Since these pre skin cancers (actinic keratoses) can turn into squamous cell skin cancer the lesions are often called precancer or pre-skin cancer. They are not life-threatening if they are found and treated early. The best treatment is cryosurgery (freezing).

Recognizing Skin Cancer

Basal and squamous cell carcinomas can vary widely in appearance. The cancer may begin as small, white or pink nodule or bumps; it can be smooth and shiny, waxy, or pitted on the surface. Or it might appear as a red spot that's rough, dry, or scaly...a firm, red lump that may form a crust...a crusted group of nodules...a sore that bleeds or doesn't heal after two to four weeks...or a white patch that looks like scar tissue.

Malignant melanoma is usually signaled by a change in the size, shape, or color of an existing mole, or as a new growth on normal skin. Watch for the "ABCD" warning signs of melanoma: Asymmetry-a growth with unmatched halves; Border irregularity-ragged or blurred edges; Color-a mottled appearance, with shades of tan, brown, and black, sometimes mixed with red, white, or blue; and Diameter- a growth more than 6 millimeters across (about the size of a pencil eraser), or any unusual increase in size.

If all these variables sound confusing, the most important thing to remember is this: Get to know your skin and examine it regularly, from the top of your head to the soles of your feet. (Don't forget your back.) If you notice any unusual changes on any part of your body, have a doctor check it out.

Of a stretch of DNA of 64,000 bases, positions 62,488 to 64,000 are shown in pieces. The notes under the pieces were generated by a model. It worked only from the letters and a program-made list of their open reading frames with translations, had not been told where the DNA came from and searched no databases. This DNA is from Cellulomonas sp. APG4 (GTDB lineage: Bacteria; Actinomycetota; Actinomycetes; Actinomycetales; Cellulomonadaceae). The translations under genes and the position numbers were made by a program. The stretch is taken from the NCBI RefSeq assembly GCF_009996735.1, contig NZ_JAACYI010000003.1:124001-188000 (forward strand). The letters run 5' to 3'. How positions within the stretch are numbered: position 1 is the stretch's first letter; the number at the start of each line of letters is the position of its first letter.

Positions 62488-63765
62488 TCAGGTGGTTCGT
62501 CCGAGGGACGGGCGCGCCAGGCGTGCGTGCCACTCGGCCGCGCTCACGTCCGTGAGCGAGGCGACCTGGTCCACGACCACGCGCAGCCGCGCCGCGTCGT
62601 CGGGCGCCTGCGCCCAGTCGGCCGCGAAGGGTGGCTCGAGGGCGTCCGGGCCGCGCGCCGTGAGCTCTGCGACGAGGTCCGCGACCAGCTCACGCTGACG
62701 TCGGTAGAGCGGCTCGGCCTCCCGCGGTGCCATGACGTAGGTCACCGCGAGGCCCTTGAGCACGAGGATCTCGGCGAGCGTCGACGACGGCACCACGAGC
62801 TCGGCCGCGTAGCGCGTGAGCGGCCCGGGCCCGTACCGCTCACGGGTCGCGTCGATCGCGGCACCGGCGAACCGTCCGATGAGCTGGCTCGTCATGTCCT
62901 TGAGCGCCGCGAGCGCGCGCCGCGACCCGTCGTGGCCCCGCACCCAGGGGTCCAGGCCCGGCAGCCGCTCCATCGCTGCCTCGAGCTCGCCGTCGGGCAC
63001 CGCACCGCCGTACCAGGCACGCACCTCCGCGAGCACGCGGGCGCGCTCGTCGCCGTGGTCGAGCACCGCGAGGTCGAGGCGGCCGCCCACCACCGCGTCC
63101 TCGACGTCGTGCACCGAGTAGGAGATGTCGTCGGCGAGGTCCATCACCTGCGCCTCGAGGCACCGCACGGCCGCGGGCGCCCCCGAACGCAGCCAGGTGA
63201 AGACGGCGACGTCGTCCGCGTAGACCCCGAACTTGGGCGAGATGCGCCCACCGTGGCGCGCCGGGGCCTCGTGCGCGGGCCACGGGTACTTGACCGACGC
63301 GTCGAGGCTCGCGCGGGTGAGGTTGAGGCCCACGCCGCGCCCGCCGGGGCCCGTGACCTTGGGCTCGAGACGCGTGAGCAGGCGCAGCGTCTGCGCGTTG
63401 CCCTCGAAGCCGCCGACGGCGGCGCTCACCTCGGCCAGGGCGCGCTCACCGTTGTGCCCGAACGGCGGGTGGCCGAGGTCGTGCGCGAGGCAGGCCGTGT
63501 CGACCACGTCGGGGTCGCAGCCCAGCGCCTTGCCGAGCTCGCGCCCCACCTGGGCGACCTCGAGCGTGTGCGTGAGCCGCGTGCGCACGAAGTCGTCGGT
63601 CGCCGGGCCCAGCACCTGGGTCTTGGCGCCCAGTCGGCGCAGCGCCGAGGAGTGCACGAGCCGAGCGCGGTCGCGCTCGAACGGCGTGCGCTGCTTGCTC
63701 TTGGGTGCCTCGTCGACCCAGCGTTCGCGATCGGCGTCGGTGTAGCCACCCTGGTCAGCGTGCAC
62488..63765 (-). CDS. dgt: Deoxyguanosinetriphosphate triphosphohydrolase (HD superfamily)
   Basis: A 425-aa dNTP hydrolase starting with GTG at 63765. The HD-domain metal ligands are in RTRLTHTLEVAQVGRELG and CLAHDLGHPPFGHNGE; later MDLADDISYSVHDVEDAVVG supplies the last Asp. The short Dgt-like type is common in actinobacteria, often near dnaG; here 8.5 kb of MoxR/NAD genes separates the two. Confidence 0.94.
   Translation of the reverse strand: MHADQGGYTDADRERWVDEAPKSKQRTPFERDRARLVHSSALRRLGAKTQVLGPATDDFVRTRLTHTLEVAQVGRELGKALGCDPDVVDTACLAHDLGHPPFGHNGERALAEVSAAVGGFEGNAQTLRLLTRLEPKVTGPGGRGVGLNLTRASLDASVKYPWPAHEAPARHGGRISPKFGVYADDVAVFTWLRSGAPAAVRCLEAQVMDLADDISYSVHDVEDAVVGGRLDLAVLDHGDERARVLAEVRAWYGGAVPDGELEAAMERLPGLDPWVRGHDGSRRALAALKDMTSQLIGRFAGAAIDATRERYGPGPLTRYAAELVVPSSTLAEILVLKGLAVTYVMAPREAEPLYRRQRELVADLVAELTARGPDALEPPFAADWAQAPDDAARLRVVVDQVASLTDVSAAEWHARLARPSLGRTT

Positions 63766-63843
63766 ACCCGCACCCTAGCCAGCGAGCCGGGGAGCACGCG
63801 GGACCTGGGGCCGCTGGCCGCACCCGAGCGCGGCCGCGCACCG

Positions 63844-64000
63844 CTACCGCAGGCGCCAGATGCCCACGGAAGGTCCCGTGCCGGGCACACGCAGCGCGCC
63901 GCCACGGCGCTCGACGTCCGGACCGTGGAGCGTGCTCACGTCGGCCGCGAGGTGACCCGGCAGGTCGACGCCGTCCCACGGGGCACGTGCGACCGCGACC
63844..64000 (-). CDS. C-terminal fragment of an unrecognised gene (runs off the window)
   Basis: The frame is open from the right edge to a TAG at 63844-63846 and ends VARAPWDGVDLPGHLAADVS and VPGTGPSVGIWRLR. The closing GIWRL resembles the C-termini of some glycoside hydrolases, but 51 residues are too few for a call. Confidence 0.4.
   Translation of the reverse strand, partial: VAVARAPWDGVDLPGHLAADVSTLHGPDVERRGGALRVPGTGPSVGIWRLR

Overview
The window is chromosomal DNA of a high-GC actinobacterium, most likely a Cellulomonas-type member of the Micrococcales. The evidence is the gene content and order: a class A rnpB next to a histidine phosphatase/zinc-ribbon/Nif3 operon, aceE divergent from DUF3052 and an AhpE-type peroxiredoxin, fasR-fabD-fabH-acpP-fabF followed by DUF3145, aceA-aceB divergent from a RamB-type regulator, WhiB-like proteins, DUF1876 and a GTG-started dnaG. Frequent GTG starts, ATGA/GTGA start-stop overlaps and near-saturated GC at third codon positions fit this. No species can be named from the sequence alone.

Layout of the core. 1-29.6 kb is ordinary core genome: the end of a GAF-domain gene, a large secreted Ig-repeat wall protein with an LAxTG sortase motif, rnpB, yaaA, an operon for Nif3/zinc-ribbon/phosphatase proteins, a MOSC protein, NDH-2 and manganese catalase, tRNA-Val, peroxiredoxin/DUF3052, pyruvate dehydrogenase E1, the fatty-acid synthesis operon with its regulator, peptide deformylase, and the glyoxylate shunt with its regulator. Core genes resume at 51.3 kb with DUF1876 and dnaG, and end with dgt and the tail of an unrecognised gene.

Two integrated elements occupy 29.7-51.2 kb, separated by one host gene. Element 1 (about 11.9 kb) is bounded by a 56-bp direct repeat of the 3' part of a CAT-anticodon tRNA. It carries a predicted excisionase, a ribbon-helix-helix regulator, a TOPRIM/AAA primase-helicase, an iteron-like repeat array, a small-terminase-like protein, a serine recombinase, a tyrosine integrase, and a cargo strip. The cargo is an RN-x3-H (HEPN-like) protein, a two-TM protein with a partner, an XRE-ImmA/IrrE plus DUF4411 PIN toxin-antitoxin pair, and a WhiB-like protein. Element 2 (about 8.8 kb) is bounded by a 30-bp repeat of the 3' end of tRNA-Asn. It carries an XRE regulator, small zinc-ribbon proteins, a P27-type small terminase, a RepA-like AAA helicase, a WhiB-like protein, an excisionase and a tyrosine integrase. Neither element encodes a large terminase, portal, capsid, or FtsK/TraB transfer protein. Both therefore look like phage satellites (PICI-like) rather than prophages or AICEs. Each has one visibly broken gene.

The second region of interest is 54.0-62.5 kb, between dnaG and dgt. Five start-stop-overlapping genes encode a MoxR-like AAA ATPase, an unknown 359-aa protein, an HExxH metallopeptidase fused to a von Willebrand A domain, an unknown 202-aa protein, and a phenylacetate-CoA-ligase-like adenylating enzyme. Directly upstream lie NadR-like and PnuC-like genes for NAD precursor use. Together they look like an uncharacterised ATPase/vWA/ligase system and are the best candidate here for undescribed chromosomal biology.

While skin cancers can be found on any part of the body, about 80 percent appear on the face, head, or neck, where they can be disfiguring as well as dangerous.

At the Skin Cancer NYC Treatment Center in New York, NY our goal is to educate our patients about the different types of skin cancer, their causes, and preventive measures they can take; to help them know what to look for and to explain the role of the dermatologist in the diagnosis and treatment of skin cancer and other skin growths.

Who Gets Skin Cancer...and Why

The primary cause of skin cancer is ultraviolet radiation -most often from the sun, but also from artificial sources like sunlamps and tanning booths. In fact, researchers believe that our quest for the perfect tan, an increase in outdoor activities, and perhaps the thinning of the earth's protective ozone layer are behind the alarming rise we're now seeing in skin cancers.

Anyone can get skin cancer-no matter what your skin type, race or age, no matter where you live or what you do. But your risk is greater if...

  • Your skin is fair and freckles easily.
  • You have light-colored hair and eyes.
  • You have a large number of moles, or moles of unusual size or shape.
  • You have a family history of skin cancer or a personal history of blistering sunburn.
  • You spend a lot of time working or playing outdoors.
  • You live closer to the equator, at a higher altitude, or in any place that gets intense, year-round sunshine.
  • You received therapeutic radiation treatments for adolescent acne.

You should have Dr. Gary one of the top skin cancer specialists in Manhattan  check any suspicious skin markings and any changes in the way your skin looks. 

Treatment is more likely to work well when skin cancer is found early. If not treated, some types of skin cancer cells can spread to other tissues and organs.

It is vital to undergo a full pre assessment to ensure that your skin type is fully assessed and to be  accurate about your medical history. This particular procedure might not be the right treatment for you.  It is crucial that the Doctor does a full History and Physical Examination and listens to your concerns.  It very important to understand the individual needs of each patient because one procedure could work on one patient and then not another.

Each patient’s condition is carefully evaluated and the best treatment(s) are chosen to ensure an optimal outcome. Treatments are performed by Dr. Rothfeld who has extensive surgical training in skin cancer treatments.